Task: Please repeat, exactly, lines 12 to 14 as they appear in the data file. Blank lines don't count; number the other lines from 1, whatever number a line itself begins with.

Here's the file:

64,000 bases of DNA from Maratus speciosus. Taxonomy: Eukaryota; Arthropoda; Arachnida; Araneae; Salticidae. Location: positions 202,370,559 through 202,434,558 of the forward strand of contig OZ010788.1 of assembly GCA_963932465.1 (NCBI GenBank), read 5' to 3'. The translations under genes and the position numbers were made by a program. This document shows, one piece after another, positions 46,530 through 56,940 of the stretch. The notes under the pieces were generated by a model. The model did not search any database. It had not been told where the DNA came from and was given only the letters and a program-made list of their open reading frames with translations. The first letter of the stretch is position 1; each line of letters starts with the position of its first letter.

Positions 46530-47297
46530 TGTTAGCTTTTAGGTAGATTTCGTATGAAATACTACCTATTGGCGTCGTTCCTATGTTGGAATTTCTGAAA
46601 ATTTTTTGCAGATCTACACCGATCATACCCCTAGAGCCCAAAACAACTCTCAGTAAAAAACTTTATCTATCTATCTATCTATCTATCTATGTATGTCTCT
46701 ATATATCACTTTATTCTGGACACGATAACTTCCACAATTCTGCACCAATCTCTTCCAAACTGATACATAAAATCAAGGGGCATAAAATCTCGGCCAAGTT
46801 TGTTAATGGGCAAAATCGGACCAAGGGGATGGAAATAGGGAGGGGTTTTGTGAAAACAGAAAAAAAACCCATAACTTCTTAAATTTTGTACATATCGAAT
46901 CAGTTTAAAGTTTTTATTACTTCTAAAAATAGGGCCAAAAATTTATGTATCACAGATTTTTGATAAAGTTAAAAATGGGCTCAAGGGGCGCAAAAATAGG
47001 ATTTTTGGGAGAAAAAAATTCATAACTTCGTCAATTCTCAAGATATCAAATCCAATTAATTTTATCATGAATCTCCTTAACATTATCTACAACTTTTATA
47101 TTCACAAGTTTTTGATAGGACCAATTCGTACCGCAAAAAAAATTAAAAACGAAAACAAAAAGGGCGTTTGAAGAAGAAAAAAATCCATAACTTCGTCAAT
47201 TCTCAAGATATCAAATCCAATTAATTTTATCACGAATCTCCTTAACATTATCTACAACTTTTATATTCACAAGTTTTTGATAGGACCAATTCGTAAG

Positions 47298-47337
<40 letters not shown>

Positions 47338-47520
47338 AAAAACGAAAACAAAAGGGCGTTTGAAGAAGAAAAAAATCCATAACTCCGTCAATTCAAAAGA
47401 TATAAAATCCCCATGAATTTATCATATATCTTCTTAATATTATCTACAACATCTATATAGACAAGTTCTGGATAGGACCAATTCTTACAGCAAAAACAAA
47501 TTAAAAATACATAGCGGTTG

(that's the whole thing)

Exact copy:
<40 letters not shown>

Positions 47338-47520
47338 AAAAACGAAAACAAAAGGGCGTTTGAAGAAGAAAAAAATCCATAACTCCGTCAATTCAAAAGA